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Thursday, March 22, 2012

Perl 1 liners : tips & tricks : Part -2

Here we continues the Perl one liner's magic.......
you can find Perl 1 liners : tips & tricks : Part -1 here.

11. Invert the letter case.

perl -ple 'y/A-Za-z/a-zA-Z/' file_name

This one-liner uses the y operator (also known as troperator). Operators y and tr do string transliteration.Given y/SEARCH/REPLACE/, the operator transliterates all occurrences of the characters found in SEARCH list with the corresponding (position-wise) characters in REPLACE list. Here all caps letters are replaced with small letters and vice-versa.

12. Search and replace in a file.

perl -i -pe 's/1/One/' file_name

Here 1 is replaced with One in the file for 1st occurence only. This is equivalent to the sed command on UNIX systems.

13. Substitute (find and replace) "Dialog" with "Proquest"on lines that matches "IBM".

perl -pe '/IBM/ && s/Dialog/Proquest/' file_name

This one-liner is equivalent to:

while (defined($line = <>)) {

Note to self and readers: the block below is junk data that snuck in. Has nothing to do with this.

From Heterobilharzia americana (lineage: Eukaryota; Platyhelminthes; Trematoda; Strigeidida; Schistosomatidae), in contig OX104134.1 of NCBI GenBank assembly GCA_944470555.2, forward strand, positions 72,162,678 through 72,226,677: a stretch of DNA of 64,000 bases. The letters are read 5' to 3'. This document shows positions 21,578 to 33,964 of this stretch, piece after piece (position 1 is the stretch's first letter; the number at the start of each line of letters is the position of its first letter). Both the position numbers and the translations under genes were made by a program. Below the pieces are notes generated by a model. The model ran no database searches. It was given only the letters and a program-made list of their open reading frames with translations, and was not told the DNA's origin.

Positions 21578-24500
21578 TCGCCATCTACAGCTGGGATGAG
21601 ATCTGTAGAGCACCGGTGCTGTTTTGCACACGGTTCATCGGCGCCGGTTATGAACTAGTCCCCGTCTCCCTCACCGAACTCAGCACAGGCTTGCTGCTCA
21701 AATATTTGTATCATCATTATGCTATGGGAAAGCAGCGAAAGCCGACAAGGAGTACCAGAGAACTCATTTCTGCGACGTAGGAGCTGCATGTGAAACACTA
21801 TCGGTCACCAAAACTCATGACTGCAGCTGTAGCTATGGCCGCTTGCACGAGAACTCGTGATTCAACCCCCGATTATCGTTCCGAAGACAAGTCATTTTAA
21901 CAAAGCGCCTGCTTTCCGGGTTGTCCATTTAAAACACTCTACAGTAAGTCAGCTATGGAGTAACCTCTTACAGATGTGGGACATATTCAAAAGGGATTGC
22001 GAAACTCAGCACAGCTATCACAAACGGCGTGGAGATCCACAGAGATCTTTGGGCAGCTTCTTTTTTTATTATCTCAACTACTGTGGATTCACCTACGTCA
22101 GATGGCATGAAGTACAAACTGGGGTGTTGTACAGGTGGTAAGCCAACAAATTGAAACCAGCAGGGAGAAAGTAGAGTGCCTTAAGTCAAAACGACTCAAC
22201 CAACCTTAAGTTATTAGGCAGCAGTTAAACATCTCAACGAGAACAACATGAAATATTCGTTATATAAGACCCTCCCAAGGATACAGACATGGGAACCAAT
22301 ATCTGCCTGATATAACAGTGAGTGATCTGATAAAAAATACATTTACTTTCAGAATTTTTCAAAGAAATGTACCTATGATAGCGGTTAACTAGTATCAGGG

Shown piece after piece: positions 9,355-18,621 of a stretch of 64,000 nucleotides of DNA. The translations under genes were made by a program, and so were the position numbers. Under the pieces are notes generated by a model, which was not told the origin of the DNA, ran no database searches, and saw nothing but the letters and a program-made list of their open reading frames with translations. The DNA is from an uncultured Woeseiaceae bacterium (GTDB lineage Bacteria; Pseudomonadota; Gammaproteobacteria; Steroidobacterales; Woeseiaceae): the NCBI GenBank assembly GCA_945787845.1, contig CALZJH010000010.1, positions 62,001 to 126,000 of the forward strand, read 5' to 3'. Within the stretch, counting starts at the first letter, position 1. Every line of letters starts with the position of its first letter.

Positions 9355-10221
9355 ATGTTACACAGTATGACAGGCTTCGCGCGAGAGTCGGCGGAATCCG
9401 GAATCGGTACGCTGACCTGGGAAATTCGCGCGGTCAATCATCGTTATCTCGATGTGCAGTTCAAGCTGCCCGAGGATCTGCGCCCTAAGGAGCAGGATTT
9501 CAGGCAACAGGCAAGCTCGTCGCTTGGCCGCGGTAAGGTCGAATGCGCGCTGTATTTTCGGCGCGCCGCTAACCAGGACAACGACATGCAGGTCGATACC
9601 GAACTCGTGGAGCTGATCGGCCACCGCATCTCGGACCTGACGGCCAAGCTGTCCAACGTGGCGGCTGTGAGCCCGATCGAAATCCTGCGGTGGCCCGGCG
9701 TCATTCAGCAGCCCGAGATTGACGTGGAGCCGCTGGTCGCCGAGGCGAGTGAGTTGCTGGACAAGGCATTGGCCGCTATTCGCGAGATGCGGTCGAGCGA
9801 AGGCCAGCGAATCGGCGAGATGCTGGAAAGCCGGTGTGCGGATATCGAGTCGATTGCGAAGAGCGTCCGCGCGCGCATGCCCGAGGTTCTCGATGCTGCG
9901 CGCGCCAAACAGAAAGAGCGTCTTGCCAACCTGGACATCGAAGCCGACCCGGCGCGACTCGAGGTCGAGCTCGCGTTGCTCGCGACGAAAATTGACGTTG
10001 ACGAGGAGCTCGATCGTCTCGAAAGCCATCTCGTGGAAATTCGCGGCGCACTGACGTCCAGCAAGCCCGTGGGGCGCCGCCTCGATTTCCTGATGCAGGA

if ($line =~ /IBM/) {
        $line =~ s/Dialog/Proquest/;

14. Print lines that are 80 chars or longer.

perl -ne 'print if length >= 80' file_name

This one-liner prints all lines that are 80 chars or longer.

15. Print only line selected line or print all lines expect particular line.

perl -ne '$. == 13 && print && exit' file_name

The $. special variable stands for "current line number".This 1 liner prints 13 line of file.

perl -ne '$. != 27 && print' file_name

Prints all the lines expect 27.

16. Print all lines between two regexes (including lines that match regex).

perl -ne 'print if /regex1/../regex2/' file_name

Here it prints all the lines between the 2 regex-es.

17. Print all lines that contain a only number.

perl -ne 'print if /^\d+$/' file_name

18. Print all lines that contain only characters.

perl -ne 'print if /^[[:alpha:]]+$/ file_name

19. Print all lines that repeat.

perl -ne 'print if ++$a{$_} == 2' file_name

This one-liner keeps track of the lines it has seen so far and it also keeps the count of how many times it has seen the line before. If it sees the line the 2nd time, it prints it out because ++$a{$_} == 2 is true. If it sees the line more than 2 times, it just does nothing because the count for this line has gone beyond 2 and the result of the print check is false.

20. Print all the lines if strings in it looks like an email address.

perl -ne 'print if/.+@.+\..+/' file_name

Prints all the lines containing email address.

Enjoy the Simplicity.........

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